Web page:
Inexpensive diffraction grating glasses are used to observe the spectra of many light sources.
The diffraction gratings separate the colours contained in a light source. This can be used to illustrate everything from “bar codes” for chemical elements to colour temperature to lighting technology and so on. It is possible to do pretty good quantitative experiments with these glasses.
NCEA & Science Curriculum
Jnr Sci, PHYS 3.3
These glasses are very inexpensive and are very useful.
Qualitative for junior science
Use light sources in dark room. Students should wear the glasses. The tubes will need to be covered so that only a small slit of light is exposed. If possible face the light sources away from each other to prevent stray light affecting the observed spectra. The images above do not do justice to the visual observations. Increasing the distance between the observer and the light source will spread out the observed spectrum. Examples are displayed below.
Quantitative for physics 3.3
Although a qualitative demonstration with these glasses is enormously useful in itself, quantitative measurements can be made as well. For example, the bright sodium D line (589 nm) can be used to calculate the actual spacing of the glasses. Mark two points about 3 m apart and place the sodium discharge tube in the centre. Looking at the discharge tube through the glasses students walk away from the source until the perceived D lines line up with the two marks. The distance from the source is recorded. The separation of the source from one of the observed D lines can be used to calculate sin θ in the formula
where n = 1 for the first order maximum.
rearranged this gives
Results agree well with the 500 lines/mm given on the glasses.
With this number in hand you can measure the wavelength of other lines in other spectra.
These glasses are invaluable for investigating modern lighting technology. Have a look at a compact fluorescent bulb and an LED bulb. Both use fluorescence. With the compact fluorescent bulb you can see the visible part of the Hg bar code and the light produced by fluorescence, and the the LED you can see the driving light (far blue/violet), a fluorescence gap, and the fluorescence spectrum. Or put an old incandescent bulb on a dimmer to illustrate colour temperature and blackbody radiation. When the filament is warm blue and violet are pretty much missing. As you increase the temperature, making the filament hotter, all of the colours get brighter but the percentage of light in the blue and violet increases dramatically as expected for something approximating a blackbody. All very cool. Note: to improve results, you can put a cardboard slit in front of the light sources but be very careful not to let the cardboard get too close to the bulbs, particularly the incandescent as it will be very hot.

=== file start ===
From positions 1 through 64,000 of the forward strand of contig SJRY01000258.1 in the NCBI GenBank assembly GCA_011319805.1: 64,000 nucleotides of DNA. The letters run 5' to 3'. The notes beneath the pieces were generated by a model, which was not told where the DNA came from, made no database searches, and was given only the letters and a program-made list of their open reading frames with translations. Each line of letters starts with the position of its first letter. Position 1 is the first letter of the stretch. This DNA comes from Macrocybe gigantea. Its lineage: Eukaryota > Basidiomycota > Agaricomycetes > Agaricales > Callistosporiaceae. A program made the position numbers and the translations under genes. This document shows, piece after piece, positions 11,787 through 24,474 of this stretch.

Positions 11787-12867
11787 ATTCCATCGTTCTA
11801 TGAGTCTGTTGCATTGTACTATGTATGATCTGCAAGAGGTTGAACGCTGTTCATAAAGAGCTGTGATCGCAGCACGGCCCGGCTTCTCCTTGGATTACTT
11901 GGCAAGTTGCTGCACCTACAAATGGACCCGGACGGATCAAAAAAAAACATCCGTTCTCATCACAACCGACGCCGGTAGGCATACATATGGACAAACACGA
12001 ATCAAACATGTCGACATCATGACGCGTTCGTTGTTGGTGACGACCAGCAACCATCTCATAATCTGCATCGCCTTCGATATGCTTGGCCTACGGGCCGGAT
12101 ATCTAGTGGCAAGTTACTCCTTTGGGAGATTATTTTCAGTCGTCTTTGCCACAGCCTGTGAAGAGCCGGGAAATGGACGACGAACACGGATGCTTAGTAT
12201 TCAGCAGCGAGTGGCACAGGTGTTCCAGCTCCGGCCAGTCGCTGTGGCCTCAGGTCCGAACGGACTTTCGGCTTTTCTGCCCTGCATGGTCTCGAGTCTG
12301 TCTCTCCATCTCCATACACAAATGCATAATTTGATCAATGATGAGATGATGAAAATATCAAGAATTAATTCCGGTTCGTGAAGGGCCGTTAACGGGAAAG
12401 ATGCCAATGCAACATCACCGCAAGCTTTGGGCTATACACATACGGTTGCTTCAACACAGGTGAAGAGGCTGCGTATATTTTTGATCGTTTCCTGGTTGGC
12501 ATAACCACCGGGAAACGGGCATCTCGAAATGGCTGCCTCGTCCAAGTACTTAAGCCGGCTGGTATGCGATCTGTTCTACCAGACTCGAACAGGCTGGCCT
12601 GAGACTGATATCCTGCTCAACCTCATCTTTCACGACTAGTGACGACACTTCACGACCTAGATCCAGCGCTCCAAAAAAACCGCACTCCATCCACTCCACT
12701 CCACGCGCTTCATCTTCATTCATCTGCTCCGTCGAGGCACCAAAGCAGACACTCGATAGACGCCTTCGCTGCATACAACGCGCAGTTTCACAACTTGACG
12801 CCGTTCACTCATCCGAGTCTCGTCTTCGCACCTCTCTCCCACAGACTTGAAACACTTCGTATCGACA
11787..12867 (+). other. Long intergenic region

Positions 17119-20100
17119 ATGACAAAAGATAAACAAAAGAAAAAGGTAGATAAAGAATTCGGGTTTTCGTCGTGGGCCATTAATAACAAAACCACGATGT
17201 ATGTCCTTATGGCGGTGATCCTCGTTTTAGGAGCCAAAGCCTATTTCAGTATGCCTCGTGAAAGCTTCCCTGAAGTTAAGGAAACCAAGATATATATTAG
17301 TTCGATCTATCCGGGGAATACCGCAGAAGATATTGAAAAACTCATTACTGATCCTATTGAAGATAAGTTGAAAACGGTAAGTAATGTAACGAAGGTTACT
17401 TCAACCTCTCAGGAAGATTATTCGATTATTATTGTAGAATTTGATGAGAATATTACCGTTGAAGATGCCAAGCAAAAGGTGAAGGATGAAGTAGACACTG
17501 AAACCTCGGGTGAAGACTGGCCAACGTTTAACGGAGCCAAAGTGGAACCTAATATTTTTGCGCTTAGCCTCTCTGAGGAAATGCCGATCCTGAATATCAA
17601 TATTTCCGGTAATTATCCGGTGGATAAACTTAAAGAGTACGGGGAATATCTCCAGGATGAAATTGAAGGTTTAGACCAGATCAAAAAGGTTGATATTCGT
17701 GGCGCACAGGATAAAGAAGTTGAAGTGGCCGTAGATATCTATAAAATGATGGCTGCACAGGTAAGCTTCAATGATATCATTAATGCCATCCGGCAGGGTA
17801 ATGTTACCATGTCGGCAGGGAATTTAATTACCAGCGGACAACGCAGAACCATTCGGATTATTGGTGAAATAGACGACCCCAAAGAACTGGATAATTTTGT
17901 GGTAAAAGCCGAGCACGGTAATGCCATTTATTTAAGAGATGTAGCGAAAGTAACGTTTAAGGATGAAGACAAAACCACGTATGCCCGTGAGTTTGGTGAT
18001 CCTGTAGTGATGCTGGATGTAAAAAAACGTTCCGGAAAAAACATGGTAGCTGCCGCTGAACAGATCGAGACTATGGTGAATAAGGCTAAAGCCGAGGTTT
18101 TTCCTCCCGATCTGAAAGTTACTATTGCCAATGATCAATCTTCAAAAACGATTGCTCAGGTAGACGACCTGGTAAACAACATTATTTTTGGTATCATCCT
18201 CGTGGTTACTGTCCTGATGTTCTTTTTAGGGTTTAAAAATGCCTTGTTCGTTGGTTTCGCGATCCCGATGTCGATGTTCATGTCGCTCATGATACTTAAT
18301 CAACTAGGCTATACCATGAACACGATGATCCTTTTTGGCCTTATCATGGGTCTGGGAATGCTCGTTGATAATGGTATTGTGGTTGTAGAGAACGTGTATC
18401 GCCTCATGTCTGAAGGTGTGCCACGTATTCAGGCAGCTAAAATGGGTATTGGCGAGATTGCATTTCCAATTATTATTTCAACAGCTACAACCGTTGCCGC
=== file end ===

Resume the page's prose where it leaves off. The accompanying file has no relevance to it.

Avoid looking at the sun, lasers, or other bright sources.
Individual teachers are responsible for safety in their own classes. Even familiar demonstrations should be practised and safety-checked by individual teachers before they are used in a classroom.
Through the looking glass
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This teaching resource was developed in collaboration with Rory O’Keeffe, a New Zealand Science, Mathematics and Technology Teacher Fellow, 2007, hosted by Victoria University School of Chemical and Physical Sciences. Rory is a science teacher by training and was Deputy Principal at Lytton High School in Gisborne, New Zealand. He is also an amateur astronomer. See NZSMT Teacher Fellowships for more information about the Teacher Fellow Program.
This teaching resource was developed with support from